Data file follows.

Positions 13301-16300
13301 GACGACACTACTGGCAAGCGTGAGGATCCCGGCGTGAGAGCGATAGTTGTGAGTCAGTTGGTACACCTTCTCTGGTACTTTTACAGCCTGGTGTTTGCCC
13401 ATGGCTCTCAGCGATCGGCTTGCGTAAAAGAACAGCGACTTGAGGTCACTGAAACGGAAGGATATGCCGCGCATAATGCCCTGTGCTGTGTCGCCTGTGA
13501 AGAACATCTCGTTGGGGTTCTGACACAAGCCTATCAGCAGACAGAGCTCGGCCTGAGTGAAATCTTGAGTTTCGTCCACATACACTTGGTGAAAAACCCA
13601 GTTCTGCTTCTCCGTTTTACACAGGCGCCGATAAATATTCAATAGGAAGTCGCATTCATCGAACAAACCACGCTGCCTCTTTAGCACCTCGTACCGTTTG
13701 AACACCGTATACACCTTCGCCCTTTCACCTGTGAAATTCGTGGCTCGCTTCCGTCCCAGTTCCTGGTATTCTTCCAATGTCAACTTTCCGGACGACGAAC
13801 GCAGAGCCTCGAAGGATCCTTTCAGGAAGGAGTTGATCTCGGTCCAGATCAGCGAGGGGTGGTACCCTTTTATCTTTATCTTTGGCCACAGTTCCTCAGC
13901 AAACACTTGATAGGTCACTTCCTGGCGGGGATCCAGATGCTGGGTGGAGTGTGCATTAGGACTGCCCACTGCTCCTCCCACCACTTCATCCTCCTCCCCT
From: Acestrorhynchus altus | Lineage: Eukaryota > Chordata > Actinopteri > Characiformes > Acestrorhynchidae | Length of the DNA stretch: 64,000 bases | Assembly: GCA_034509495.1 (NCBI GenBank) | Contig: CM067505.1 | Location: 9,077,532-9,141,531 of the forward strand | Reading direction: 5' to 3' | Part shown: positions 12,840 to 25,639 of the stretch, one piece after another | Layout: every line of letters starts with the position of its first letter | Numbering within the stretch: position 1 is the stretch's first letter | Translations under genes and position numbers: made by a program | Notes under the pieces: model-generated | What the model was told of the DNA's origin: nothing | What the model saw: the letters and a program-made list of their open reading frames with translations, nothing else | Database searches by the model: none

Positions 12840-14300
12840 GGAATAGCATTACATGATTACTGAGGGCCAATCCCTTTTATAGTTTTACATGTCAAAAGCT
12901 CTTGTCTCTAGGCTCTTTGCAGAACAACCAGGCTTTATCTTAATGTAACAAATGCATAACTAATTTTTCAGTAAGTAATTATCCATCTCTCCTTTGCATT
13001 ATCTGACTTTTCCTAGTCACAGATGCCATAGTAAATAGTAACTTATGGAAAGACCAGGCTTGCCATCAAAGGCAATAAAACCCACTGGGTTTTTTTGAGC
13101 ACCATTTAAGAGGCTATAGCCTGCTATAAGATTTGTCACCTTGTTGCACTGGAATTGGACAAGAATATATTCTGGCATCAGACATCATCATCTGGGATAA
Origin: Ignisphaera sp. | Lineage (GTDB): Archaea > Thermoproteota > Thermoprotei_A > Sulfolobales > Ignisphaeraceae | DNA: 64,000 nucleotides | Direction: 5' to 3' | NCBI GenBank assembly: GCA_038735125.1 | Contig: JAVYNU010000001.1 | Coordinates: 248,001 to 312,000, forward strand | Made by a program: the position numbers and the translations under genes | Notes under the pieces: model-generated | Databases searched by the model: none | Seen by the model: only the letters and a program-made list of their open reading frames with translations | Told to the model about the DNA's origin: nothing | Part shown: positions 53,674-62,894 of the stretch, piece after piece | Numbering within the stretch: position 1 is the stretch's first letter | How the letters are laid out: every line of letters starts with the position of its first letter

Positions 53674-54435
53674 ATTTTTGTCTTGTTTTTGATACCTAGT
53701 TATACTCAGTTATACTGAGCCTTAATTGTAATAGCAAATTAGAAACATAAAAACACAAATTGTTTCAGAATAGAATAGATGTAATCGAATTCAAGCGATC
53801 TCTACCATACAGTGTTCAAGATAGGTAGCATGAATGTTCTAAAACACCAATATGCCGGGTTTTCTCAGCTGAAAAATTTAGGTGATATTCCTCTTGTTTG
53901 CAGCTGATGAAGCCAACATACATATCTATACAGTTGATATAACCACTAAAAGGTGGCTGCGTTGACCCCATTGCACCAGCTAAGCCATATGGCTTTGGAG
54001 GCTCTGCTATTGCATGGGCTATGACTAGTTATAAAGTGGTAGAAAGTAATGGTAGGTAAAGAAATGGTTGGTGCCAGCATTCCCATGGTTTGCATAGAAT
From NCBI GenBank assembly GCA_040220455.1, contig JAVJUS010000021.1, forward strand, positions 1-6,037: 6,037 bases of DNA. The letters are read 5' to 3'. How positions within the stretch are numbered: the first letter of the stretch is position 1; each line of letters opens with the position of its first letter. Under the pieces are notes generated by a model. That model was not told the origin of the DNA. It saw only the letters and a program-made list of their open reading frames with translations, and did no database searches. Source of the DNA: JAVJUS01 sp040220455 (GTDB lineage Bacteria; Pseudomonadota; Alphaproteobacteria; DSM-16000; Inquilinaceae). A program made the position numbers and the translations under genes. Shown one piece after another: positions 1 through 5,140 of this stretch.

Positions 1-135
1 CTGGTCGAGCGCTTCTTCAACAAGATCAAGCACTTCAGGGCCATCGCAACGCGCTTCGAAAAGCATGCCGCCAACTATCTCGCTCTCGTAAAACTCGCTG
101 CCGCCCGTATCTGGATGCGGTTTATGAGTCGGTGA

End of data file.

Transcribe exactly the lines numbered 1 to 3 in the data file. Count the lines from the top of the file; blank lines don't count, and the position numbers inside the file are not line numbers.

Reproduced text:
Positions 13301-16300
13301 GACGACACTACTGGCAAGCGTGAGGATCCCGGCGTGAGAGCGATAGTTGTGAGTCAGTTGGTACACCTTCTCTGGTACTTTTACAGCCTGGTGTTTGCCC
13401 ATGGCTCTCAGCGATCGGCTTGCGTAAAAGAACAGCGACTTGAGGTCACTGAAACGGAAGGATATGCCGCGCATAATGCCCTGTGCTGTGTCGCCTGTGA